This is why Warren Buffett years ago wrote something to the effect that insurance companies are nothing more than poorly organized mutual funds.
Focusing on underwriting profit serves the company well for many reasons including the fact that no one in the field can do anything about investments. It also serves as a distraction. As underwriting software improves and usage increases, the field becomes less important other than as a pure sales function. Field underwriting value is decreasing daily. The focus then on underwriting profit is less of a conversation for agents and company field people because they have less and less control. This is one of the reasons carrier messages have become convoluted and confusing because without an ability to articulate the issue, agents and company field people understand they have less and less control over underwriting results but companies continue to pressure them on improving results.
The focus though has not moved entirely to the only other reality and that is more sales. Companies are not comfortable telling agents they just need to sell and the company’s underwriting technology will take care of the underwriting. Some companies don’t yet have the full technology, some companies don’t have full faith in their technology, and many companies just can’t bring themselves to tell their field that they just need to sell. They just can’t utter those words. Messages are muddied as a result.
We have an industry in transition where key people either don’t understand the transition, don’t understand their own results, and/or can’t send a clear message even if they did because it just wouldn’t seem right. The entities that get their eyeballs above the mud have a distinct first mover advantage, whether they are agents or companies.
Transactional and Relationship Sales
The key going forward to increase sales and take advantage of insurance company profitability is to determine the kind of sales that will be made, not the underwriting. The kind of sales can be divided between transactional and relationship. Transactional is transitory, temporary, here today and gone tomorrow. Neither party has any predilection toward staying together any longer than it’s an advantage to do so.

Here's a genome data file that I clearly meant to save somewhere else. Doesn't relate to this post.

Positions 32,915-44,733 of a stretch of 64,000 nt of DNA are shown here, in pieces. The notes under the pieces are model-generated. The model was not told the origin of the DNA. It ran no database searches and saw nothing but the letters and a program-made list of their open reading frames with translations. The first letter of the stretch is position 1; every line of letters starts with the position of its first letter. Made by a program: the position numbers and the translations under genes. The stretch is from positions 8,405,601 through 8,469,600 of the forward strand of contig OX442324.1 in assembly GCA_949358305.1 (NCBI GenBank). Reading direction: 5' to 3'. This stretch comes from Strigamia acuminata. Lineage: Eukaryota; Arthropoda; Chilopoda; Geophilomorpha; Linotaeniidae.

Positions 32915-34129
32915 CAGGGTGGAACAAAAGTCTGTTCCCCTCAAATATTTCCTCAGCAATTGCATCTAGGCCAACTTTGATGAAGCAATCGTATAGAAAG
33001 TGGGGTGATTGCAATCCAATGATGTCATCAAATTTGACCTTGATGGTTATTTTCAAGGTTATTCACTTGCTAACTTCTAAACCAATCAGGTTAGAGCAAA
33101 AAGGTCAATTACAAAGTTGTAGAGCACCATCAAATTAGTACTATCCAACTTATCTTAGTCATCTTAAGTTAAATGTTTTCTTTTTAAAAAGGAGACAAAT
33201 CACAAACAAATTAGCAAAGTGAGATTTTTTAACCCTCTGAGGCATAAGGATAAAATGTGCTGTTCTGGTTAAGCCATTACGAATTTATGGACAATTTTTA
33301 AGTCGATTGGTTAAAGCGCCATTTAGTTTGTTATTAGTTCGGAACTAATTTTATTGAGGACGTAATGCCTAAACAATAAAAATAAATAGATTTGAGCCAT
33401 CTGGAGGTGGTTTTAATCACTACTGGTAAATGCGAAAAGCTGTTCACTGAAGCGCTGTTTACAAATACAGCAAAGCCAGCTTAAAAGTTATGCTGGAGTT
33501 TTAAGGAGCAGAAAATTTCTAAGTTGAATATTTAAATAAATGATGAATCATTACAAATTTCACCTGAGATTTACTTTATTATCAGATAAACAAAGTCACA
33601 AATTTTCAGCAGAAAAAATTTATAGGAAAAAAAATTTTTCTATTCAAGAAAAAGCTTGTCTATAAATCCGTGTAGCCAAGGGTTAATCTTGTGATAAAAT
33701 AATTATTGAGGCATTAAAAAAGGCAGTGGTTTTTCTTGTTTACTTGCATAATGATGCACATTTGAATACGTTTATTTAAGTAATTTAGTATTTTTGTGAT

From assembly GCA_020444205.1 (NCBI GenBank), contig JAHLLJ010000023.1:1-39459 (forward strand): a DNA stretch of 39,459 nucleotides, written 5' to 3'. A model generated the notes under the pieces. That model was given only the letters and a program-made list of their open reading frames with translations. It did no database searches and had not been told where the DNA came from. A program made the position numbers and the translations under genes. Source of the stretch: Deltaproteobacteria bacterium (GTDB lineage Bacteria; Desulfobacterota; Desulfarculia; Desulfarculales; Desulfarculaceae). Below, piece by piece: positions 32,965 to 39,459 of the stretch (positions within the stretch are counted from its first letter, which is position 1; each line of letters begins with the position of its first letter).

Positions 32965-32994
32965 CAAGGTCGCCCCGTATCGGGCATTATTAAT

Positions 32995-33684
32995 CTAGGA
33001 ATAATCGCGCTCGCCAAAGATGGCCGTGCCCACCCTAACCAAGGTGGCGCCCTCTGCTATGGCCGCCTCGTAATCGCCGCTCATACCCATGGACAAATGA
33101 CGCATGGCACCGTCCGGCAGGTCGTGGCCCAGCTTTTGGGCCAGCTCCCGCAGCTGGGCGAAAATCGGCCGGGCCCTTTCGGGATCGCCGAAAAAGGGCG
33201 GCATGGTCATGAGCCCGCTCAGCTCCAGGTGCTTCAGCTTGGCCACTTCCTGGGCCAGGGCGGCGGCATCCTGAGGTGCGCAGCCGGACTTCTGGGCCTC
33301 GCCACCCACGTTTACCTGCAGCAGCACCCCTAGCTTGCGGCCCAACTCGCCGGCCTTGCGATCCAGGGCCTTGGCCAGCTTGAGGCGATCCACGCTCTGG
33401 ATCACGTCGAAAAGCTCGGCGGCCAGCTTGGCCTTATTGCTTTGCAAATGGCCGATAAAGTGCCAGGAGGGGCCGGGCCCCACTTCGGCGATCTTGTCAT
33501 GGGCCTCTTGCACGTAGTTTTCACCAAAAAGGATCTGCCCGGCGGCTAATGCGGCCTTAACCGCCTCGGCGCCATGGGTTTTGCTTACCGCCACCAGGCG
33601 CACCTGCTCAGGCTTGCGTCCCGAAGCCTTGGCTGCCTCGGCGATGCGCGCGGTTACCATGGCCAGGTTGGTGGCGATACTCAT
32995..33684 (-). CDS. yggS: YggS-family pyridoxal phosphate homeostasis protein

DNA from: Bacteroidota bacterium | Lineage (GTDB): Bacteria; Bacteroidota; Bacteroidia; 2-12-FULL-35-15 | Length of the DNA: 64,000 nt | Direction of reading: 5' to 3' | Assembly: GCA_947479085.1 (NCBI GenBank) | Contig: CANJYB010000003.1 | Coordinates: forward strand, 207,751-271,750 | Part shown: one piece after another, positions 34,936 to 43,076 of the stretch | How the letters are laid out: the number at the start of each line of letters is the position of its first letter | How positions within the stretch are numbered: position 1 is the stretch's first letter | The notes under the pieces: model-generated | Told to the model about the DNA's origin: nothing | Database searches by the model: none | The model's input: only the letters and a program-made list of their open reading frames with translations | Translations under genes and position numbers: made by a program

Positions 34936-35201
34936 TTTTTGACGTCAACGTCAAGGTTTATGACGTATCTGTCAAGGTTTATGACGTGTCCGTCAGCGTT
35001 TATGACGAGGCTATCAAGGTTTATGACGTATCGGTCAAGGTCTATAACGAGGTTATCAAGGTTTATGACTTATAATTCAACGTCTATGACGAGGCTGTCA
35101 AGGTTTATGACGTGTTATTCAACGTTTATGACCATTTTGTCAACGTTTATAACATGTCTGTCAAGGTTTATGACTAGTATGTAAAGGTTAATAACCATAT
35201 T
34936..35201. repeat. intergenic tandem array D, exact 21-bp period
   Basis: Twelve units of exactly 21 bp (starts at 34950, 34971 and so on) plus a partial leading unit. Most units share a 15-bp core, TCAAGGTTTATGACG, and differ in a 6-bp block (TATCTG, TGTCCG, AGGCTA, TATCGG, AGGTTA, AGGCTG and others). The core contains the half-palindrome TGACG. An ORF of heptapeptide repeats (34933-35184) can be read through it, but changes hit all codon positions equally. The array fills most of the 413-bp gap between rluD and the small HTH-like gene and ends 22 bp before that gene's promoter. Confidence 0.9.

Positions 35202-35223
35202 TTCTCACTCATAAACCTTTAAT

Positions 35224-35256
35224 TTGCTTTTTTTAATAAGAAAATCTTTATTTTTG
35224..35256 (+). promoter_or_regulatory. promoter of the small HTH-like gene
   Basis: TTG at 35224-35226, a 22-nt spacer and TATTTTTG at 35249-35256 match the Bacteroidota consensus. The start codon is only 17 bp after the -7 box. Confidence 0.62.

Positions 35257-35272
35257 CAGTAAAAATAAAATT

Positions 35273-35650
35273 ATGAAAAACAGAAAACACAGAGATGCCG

Relationship sales are professional sales whereby the selling entity customizes the sale to fit the client’s exact needs and the client in turn, will recognize the professionalism and remain with the company/agent for years. This is true whether it is personal lines or commercial. The nature and definition of professional will vary considerably from one demographic to another and it will not just be coverage centric. It may be technology focused, coverage focused, or experience focused, to name just three possibilities.
The two kinds of sales though will be oil and water. There will be no mixing – possibly some migration, but no mixing. Agents and carriers seem to have immense difficulty understanding this point. The opportunity for those that get it is just that much greater.
The industry has been blessed with arguably too much profit, regardless of whether adequate knowledge and education on this point exists or not. That profitability is driving the industry to points unknown.
Change always creates opportunities for those with the most insight as to the drivers. The opportunity is yours. Are you up to opening your mind and the challenges these opportunities create?